Being elected into the Magic the Gathering Hall of Fame is my single largest goal in life at the moment, and getting there on my first ballot would be great. I was hoping to have one more year to have a great run and build up my numbers. As is, I wouldn’t want to get elected – even if somehow 40% of people voted for me and I got in (which absolutely won’t happen) too many people would think I didn’t deserve to get in. Earning more finishes later would never erase that, I’d just be remembered as a Hall of Famer who shouldn’t be there. Obviously, the system is set up such that I don’t have to worry about that because I won’t be inducted this year, so I’m just a little disappointed that I’m on the ballot because I can’t be a “first-ballot Hall of Famer” which I gather is a thing.

That said, knowing that I won’t get in, I feel like if anyone does vote for me, I can just be deeply honored that they respect and value my contributions enough to give me that consideration even though I wouldn’t vote for myself at this point. (Not that I can.)

As for who I will vote for:

My first sort, as is almost everyone’s, is to break players down by number of Pro Tour Top Eight appearances. I think this sort is given a problematically-high amount of weight since, for example, the difference between a Top Eight and a Top Sixteen is often just a tiny tiebreaker difference, and there’s a pretty huge difference between first place and eighth that this ignores. However, nothing about the Hall of Fame asks us to be diligent about using a metric that perfectly tracks skill or success. Fame is about perception, and Top Eight finishes are high profile. Those eight players are the eight that get their profiles written up in the coverage of the tournament, and they’re the ones who play on camera on Sunday.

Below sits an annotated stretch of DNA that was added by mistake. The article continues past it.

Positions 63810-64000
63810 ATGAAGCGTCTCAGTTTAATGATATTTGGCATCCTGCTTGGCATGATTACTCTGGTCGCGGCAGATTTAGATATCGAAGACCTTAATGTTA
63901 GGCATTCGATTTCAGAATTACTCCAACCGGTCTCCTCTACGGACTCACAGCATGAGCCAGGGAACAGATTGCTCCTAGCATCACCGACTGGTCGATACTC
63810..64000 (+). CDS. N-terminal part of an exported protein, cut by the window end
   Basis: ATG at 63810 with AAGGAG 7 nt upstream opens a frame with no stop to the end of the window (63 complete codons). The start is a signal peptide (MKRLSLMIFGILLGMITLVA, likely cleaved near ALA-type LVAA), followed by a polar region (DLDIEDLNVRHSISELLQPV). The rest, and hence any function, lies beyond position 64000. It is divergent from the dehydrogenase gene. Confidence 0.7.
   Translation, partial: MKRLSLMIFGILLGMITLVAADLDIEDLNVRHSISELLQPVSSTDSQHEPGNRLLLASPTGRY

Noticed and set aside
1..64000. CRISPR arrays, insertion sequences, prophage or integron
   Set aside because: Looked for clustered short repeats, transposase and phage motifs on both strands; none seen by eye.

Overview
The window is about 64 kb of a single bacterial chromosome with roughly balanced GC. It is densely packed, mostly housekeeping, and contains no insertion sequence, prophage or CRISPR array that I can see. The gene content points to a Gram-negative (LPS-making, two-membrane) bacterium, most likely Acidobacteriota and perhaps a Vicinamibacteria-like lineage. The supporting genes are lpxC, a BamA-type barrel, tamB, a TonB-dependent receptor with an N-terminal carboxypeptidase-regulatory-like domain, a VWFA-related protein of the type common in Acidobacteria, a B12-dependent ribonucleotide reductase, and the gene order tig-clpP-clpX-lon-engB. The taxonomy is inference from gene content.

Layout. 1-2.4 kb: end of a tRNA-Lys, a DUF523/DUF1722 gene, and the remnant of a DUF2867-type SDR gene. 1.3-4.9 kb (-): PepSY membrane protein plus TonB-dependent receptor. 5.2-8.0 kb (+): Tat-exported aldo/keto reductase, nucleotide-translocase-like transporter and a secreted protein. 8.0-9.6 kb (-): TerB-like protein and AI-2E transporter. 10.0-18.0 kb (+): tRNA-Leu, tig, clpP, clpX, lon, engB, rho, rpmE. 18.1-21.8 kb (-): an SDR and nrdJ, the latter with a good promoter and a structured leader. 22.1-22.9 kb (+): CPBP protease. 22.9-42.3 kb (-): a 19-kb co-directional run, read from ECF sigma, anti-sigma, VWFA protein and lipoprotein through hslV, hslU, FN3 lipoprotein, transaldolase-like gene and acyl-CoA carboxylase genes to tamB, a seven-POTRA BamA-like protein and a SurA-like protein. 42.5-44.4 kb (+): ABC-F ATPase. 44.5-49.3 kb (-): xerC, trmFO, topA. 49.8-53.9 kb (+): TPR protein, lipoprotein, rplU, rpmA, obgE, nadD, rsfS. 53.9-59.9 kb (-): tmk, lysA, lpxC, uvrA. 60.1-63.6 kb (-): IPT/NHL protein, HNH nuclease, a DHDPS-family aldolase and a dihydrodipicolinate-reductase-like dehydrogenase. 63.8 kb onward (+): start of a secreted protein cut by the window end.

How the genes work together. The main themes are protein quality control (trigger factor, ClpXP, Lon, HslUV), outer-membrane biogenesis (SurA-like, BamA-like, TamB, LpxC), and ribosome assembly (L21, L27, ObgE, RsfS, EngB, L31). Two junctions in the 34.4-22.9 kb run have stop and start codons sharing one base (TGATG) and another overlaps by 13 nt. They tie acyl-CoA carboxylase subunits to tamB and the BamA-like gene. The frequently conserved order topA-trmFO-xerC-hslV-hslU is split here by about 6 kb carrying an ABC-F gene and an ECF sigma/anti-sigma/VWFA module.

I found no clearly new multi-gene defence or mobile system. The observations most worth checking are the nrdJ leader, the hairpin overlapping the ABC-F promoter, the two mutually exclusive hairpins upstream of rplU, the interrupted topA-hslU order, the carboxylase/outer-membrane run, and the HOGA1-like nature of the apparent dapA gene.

I’d like to see a world where the Hall of Fame cared more about community involvement and other things that contribute to actual fame, if that’s the definition we’re using to allow sloppiness with regard to skill, but the international nature of Magic makes it extremely difficult to do that fairly. The fact that players try most to help others in their own region and the language barriers that exist make it very hard to me to have an accurate sense of basically any Japanese player’s community involvement, for example, and heavily weighing the contributions of players I happen to know better leads to biased results. Therefore, we try to lean on numbers as a way of being objective, and then use perception beyond that only as a tiebreaker.

The two players with the most Top Eights are Tomoharu Saito and Scott Johns. Neither one of them have done anything relevant in the last year, and neither one of them was voted for in last year, which is a little telling. Saito is recently off an eighteen-month suspension that reset his Pro status and cost him a Hall of Fame induction after he’d been voted in. I voted for him then, but I’m unlikely to give him another chance anytime soon.

Scott Johns has had the exact same stats every year I’ve been eligible to vote, which has been quite a few at this point. I’ve never met him as a player. I think few people currently voting have. As I see it, he was clearly snubbed by his peers in years before I got a vote, and they’d know better than I. I also believe early PTs were quite a bit easier – all of his success was while tournaments were smaller and the average player was much worse. Again, he’s not someone I ever expect to vote for.